HealthDay News — Patients with obstructive sleep apnea (OSA) are at an increased risk of failing simulated driving tests, according to a study presented at the annual European Respiratory Society International Congress, held from Sept. 3 to 7 in London.

The study included 129 adults with untreated OSA and 79 adults without the disorder. All completed a questionnaire about their driving and were tested on a driving simulator. Compared to the control group, the OSA patients were more likely to say they had a high risk of sleepiness while driving. They were also more likely to admit they’ve fallen asleep while driving.

In the driving simulator, OSA patients were more likely to fail compared with individuals in the control group. Just 31% of the OSA patients passed, compared to 53% of the others. Nearly half in both groups attained intermediate scores. Lane deviation was much worse among participants who failed the driving simulator test.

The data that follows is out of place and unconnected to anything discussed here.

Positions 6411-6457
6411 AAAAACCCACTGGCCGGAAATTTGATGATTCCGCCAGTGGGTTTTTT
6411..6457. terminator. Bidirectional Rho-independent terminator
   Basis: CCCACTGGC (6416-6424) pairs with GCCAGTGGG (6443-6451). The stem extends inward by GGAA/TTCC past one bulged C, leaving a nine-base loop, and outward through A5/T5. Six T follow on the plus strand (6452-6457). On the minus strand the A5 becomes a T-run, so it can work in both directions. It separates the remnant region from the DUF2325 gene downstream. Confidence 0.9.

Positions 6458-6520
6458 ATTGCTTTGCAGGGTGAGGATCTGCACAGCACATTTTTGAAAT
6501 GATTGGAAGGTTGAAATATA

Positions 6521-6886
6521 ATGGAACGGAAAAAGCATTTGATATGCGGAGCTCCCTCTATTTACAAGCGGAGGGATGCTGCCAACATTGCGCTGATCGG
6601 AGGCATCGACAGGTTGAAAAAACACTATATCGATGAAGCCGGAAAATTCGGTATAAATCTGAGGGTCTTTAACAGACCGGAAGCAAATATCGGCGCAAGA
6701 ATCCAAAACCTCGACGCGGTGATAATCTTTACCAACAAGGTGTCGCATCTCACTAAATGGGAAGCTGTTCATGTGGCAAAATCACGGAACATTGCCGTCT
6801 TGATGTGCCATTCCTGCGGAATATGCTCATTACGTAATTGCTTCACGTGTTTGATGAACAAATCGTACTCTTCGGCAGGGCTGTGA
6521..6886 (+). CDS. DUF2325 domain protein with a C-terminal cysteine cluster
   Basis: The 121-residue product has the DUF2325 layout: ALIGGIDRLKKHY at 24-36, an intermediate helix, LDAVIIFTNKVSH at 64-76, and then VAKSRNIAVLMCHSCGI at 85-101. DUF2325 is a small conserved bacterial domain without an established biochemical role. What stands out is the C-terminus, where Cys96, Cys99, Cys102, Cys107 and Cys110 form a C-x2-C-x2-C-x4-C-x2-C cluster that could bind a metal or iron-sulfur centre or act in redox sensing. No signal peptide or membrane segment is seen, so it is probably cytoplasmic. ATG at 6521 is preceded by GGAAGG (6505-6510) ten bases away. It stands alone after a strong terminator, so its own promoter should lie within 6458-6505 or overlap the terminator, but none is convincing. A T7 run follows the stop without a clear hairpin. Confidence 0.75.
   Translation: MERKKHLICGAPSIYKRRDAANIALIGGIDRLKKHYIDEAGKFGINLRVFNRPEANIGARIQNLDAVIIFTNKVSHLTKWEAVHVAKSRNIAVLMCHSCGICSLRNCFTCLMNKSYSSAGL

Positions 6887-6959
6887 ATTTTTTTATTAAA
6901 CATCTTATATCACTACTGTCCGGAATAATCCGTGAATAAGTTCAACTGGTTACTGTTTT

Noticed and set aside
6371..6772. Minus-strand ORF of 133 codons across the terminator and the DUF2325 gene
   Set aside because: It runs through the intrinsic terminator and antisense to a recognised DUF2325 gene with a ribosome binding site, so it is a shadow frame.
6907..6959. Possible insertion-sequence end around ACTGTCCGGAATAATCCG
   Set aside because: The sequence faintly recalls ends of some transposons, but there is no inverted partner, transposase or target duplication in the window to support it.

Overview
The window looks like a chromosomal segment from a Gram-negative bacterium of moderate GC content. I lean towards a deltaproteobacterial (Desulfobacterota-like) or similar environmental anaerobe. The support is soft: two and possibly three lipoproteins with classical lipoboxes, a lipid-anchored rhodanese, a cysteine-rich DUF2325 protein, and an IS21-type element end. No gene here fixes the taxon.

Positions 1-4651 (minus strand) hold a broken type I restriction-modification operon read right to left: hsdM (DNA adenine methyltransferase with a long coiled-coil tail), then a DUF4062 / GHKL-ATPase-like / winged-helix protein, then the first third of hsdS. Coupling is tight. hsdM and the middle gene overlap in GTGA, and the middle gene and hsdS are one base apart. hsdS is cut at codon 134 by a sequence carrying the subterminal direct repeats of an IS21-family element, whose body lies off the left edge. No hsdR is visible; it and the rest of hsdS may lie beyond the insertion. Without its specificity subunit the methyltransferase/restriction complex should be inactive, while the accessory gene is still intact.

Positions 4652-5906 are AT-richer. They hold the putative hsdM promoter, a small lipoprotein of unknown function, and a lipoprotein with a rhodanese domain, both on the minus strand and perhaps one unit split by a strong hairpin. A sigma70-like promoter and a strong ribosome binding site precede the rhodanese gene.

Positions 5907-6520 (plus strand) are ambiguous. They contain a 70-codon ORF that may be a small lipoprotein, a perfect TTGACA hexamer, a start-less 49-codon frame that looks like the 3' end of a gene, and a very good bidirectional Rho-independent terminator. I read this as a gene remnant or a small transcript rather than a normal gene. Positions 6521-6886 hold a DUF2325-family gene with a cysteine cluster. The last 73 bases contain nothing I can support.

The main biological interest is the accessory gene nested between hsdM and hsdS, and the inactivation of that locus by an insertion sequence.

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“The current criteria are arbitrary, loosely based on evidence and have the potential to prevent a lot of people from driving who are in fact safe to drive. This has major potential implications for society and the economy,” coauthor Mark Elliott, MD, of St. James’s University Hospital in Leeds, UK, said in a news release from the European Respiratory Society. “There is considerable variability in the advice the clinicians give. Having an objective test would be a real advantage.”


Dwarakanath A, Elliott M. Establishing a normal range model using real time events, driving simulator (MiniUoLDS) outcome and performance based on standard deviation of lane position (SDLP) in untreated OSAS patients and controls. Presented at: European Respiratory Society International Congress; September 3-7, 2016; London.